Uri Geller: Magician or Mystic? by Jonathan Margolis

Uri Geller: Magician or Mystic? by Jonathan Margolis

Author:Jonathan Margolis [Margolis, Jonathan]
Language: eng
Format: epub
Publisher: Apostrophe Books
Published: 2013-12-13T00:00:00+00:00



‘These are the names of the men which Moses sent to spy out the land.’

(Numbers, xiii, 16)

One day, Geller was having lunch in the SRI canteen with Russell Targ and Edgar Mitchell. They had been talking about Mitchell’s epic walk across the Fra Mauro region of the Moon the previous year, when Mitchell mentioned the expensive Hasselblad camera he had left up there. Geller, as ever with an eye on the main publicity chance, hatched the idea of trying to bring the Hasselblad back to Earth by some method of teleportation. Whereas the camera has not yet returned, the idea, incidentally, has - to haunt Geller for having dreamed it up. Saying he was going to beam a large and unique camera down from the Fra Mauro region of the Moon is one of the claims which sceptics have joyously seized on. However, within minutes right there in the canteen, some very strange teleportation effects did appear to manifest in the presence of Targ and Mitchell.

Geller, who at the time was still a big, omnivorous eater (today he is a whippet-thin vegan), had ordered two desserts, the second of which was vanilla ice cream. In the first spoonful, he bit hard on something metallic. He spat it out to find a tiny arrowhead, which Mitchell looked at and said, ‘My God, that looks familiar.’ Annoyed, Geller had meanwhile called over the waitress and suggested the canteen warn its supplier about foreign bodies in their product. She asked him if she could take the offending item away; he refused, thinking he would need it for claiming compensation if his tooth turned out to be broken. Back in the laboratory, the three were talking when they saw another small piece of metal fall to the carpet. They picked it up, to see that together, the two pieces which had appeared made up a tiepin. Mitchell, according to Geller and Targ, looked shocked; he now realised why the first part had been familiar. It was a tiepin he had lost several years before.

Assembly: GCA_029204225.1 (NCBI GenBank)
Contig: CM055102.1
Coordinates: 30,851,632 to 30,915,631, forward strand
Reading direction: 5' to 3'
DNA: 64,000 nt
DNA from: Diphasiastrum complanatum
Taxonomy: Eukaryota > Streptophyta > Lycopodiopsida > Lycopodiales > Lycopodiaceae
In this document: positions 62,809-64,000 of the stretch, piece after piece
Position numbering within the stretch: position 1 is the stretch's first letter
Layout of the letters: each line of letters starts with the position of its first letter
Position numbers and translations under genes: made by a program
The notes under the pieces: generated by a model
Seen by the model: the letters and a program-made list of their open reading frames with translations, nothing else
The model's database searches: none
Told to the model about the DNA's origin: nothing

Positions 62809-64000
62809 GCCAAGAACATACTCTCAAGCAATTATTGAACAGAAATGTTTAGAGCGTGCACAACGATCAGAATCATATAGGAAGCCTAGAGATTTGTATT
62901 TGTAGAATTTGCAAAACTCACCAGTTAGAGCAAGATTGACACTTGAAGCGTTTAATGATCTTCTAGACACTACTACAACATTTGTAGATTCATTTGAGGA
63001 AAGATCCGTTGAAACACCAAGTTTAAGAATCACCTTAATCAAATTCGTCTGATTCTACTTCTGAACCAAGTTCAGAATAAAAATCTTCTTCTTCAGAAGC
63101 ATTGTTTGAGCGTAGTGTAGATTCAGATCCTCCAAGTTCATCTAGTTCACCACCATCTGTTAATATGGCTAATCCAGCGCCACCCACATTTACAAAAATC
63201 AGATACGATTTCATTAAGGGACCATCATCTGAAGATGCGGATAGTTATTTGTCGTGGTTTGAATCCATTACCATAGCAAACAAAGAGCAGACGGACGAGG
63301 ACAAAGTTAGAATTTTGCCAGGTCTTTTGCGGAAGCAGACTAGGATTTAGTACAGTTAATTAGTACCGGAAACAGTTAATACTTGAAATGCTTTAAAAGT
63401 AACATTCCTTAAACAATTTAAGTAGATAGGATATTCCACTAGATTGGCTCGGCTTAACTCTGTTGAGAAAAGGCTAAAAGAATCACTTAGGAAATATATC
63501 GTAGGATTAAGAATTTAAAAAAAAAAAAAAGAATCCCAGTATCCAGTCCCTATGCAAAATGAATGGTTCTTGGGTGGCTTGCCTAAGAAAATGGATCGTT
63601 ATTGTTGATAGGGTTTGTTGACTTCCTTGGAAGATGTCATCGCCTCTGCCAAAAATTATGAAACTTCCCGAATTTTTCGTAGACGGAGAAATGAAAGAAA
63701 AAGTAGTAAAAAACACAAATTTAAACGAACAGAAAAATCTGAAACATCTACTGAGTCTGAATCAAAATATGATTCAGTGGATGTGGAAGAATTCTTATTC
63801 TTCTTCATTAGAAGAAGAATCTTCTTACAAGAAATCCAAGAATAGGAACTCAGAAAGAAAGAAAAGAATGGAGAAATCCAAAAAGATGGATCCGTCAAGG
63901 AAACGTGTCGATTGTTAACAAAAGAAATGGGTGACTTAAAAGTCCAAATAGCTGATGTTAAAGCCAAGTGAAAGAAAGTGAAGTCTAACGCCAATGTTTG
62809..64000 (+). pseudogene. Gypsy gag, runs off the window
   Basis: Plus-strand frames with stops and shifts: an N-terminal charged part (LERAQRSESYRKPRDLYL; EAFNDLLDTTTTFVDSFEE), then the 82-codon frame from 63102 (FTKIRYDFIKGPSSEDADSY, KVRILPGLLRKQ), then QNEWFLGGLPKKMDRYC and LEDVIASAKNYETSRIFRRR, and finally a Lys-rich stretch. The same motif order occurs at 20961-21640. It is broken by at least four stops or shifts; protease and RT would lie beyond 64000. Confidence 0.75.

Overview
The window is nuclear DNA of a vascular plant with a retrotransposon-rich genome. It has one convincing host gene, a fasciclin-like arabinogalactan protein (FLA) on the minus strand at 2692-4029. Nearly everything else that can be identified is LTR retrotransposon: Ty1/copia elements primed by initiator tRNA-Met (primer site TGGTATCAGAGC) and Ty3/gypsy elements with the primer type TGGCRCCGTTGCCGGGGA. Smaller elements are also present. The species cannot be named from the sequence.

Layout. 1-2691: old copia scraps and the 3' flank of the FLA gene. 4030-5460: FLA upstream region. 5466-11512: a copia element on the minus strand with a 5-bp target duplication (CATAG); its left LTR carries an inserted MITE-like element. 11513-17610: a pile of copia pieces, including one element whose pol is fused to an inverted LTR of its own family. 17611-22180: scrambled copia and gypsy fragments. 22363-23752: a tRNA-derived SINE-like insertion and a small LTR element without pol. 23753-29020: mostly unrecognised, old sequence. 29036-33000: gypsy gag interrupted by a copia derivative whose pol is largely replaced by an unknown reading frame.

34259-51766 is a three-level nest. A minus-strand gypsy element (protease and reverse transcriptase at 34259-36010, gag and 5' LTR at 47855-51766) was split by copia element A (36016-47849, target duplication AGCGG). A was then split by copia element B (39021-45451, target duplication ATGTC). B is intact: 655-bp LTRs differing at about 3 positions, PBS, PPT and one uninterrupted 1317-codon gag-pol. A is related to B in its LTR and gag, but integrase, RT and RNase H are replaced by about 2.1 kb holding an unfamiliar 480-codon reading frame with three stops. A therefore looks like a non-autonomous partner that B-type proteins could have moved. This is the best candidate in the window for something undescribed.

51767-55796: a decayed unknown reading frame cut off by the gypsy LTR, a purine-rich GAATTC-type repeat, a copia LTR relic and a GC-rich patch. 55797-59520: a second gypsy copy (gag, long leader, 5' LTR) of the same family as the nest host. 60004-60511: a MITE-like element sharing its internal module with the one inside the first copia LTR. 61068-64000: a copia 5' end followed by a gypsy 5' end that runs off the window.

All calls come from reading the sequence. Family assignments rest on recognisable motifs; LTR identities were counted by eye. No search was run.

Russell Targ still lives close to the SRI, and has recently retired as a senior staff scientist at Lockheed Martin, the aerospace corporation, where he was a leading light for 12 years in developing a new laser-based air safety system, only announced in 1998 and called Lidar. Lidar is a form of radar which detects clear air turbulence up to 10 km ahead of an aircraft. The system may well be fitted to commercial aircraft in the near future. Targ, a rather magisterial, imposingly intellectual fellow who today resembles an older Art Garfunkel, but with a deep, bass voice, is so proud of his anti-turbulence device that he has the license plate LIDAR 1 on his motorcycle.

Although the more mystically-inclined of the SRI Two, Targ is the more reluctant to attribute too much to Uri Geller. We met in Beverly Hills, where he was on a tour promoting a fine new book he has co-authored called Miracles of Mind, which explores ‘nonlocal consciousness and spiritual healing’.


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